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Ball v. Dyer

United States District Court, W.D. Virginia, Roanoke Division

June 16, 2016

REGINALD KEITH BALL, Plaintiff,
v.
DYER, SUPERINTEND ANT CVRJ, ETAL., Defendants.

          MEMORANDUM OPINION

          Glen E. Conrad, Chief United States District Judge

         Reginald Keith Ball, a Virginia inmate proceeding pro se, filed this civil rights action pursuant to 42 U.S.C. § 1983, alleging that a jail nurse provided him with an incorrect medication. Upon review of the complaint, the court finds that the action must be summarily dismissed.

         Background

         Ball states that he is incarcerated as a pretrial detainee at the Central Virginia Regional Jail ("the jail") in Orange, Virginia. He alleges that during the evening pill pass around 9:00 p.m. on March 23, 2016, Christina Furrow, LPN, handed Ball a paper cup, supposedly containing his evening dose of the medication prescribed for his chronic headaches. Ball thought the crushed medication in the cup looked different in color than his medication usually appeared. He asked Furrow twice what the medication was, and both times she said it was the medication he took every night. Ball ingested most of the medication before he noticed a different taste and numbness to his tongue that he did not normally experience when taking his prescribed medicine. Thereafter, he filed a request form, stating that Furrow had given him the wrong medication and asking for a grievance form.

         Within 15 or 20 minutes of taking the medication, Ball started "experiencing drainage and sever[e] chronic cough reaction." (Compl. 7, ECF No. 1.) Close to midnight, Ball filed an inmate request form seeking medical attention for a cough, tightness in his chest, and "itching all over." (Id.) Ball also alleges that he suffered nausea after taking the medication Furrow delivered to him on March 23, 2016.

         Ball sues Furrow for negligence and for deliberate indifference to a serious medical need in violation of his constitutional rights. He also sues the jail authority and the jail superintendant, seeking monetary damages for his pain and suffering.

         Discussion

         Under 28 U.S.C. § 1915A(b)(1), the court is required to review prisoner complaints for compliance with the basic rules of pleading, and during this review, must either identify a claim in the complaint on which relief may be granted or summarily dismiss the complaint. A viable complaint must allege "enough facts to state a claim to relief that is plausible on its face." Giarrantano v. Johnson. 521 F.3d 298, 302 (4th Cir. 2008) (Bell Atl. Corp. v. Twombly, 550 U.S. 544, 570 (2007).

         A government official violates the constitutional rights of a pretrial detainee when she knows of but disregards a serious risk of harm to the detainee.[1] See Parrish ex rel. Lee v. Cleveland. 372 F.3d 294, 302 (4th Cir.2004) (citing Farmer v. Brennan. 511 U.S. 825, 837 (1994)). "[T]o be liable under this standard, 'the official must both be aware of facts from which the inference could be drawn that a substantial risk of serious harm exists, and [s]he must also draw the inference.'" Id. (quoting Farmer, 511 U.S. at 837). "It is not enough that the officer[ ] should have recognized [a substantial risk of harm]; [she] actually must have perceived the risk." Id. Mere negligence or medical malpractice does not rise to a constitutional level. Estelle, 429 U.S. at 105-106.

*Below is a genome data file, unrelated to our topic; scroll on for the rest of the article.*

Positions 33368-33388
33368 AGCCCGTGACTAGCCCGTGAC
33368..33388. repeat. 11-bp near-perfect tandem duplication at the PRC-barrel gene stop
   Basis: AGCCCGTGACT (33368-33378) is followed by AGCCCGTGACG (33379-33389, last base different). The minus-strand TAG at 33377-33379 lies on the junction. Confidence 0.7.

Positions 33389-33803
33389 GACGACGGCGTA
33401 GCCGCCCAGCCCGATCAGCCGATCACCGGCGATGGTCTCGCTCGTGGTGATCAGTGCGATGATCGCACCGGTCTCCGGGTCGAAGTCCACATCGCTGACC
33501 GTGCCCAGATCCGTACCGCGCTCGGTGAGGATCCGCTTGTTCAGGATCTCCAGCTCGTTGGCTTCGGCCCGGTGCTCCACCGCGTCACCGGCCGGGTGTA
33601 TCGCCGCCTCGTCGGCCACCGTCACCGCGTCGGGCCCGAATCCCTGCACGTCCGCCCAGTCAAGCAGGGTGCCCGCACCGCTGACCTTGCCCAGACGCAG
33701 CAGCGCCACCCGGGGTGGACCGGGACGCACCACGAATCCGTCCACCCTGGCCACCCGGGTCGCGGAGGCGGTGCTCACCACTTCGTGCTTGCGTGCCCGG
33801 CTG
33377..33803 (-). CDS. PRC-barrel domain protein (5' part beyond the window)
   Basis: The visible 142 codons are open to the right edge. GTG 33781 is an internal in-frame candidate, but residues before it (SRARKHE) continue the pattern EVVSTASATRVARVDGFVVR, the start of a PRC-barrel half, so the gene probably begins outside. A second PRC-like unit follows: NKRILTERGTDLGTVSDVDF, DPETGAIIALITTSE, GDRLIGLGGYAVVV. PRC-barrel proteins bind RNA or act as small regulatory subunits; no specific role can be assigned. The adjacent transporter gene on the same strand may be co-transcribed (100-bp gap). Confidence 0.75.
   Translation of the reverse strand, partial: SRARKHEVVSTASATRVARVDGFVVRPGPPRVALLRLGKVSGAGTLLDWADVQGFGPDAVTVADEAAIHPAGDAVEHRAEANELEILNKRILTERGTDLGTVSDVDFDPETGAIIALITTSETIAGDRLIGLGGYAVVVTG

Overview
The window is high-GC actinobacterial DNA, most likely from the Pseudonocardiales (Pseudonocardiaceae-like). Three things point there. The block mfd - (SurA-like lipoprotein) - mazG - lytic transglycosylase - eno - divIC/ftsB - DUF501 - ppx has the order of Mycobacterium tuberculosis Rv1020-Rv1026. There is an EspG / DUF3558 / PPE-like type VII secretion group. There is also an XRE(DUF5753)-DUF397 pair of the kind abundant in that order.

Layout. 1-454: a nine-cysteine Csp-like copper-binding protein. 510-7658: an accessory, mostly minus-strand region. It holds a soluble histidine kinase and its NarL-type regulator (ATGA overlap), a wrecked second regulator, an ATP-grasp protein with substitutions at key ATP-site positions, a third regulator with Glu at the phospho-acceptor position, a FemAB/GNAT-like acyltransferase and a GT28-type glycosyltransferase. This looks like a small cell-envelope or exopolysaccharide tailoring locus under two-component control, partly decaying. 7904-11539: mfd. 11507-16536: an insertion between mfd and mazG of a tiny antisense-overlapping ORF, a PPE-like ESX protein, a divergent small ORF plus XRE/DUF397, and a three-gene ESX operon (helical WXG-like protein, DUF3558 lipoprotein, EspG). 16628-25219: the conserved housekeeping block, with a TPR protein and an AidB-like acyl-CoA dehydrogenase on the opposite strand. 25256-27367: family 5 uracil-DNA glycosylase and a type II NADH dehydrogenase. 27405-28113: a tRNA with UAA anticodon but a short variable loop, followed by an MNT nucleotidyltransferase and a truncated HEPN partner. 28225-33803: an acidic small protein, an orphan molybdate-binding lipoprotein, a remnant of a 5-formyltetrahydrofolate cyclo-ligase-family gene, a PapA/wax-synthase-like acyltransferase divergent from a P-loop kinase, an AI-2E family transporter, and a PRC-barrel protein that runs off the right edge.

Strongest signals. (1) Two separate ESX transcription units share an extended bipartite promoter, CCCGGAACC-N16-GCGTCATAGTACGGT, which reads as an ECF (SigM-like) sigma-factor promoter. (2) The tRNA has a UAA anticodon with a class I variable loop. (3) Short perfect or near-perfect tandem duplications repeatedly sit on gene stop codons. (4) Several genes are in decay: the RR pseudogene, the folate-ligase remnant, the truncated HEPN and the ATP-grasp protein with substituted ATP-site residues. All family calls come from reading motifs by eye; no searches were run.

Under this analysis, Ball's complaint does not state a constitutional claim against anyone. His allegations do not support a reasonable inference that Nurse Furrow knew the crushed medication in the cup was not Ball's prescribed medication or that she knew the medication posed a substantial risk of harm to Ball. At the most, Ball's complaint presents a claim that Furrow negligently failed to follow the standard of care required of nurses-to dispense medication to patients as prescribed by their physicians. Such allegations of merely negligent conduct by the nurse do not implicate any constitutionally protected right and are not actionable under § 1983.

         Ball also sues the jail authority and jail superintendant, but does not state any facts whatsoever connecting these defendants or their policies to the medication incident. See Monell v. New York City Pent, of Social Services. 436 U.S. 658, 690 (1978) ("Local governing bodies ... can be sued directly under §1983 for monetary, declaratory, or injunctive relief where ... the action that is alleged to be unconstitutional implements or executes a policy statement, ordinance, regulation, or decision officially adopted and promulgated by that body's officers"). In addition, the superintendant was lawfully entitled to rely on the nurse's medical judgment in matters related to Ball's course of medical treatment, Shakka v. Smith, 71 F.3d 162, 167 (4th Cir. 1995), and cannot be vicariously liable for the nurse's actions. See Ashcroft v. Iqbal, 556 U.S. 662, 676 (2009).

         For the stated reasons, the court summarily dismisses Ball's § 1983 claims without prejudice under § 1915A(b)(l) for failure to state a claim. Moreover, because Ball states no actionable § 1983 claim, the court declines to exercise supplemental jurisdiction over his related state law claims, see 28 U.S.C. § 1367(c)(3), and will summarily dismiss the entire case without prejudice. An appropriate order will issue this day.

         The Clerk is directed to send copies of this memorandum opinion and ...


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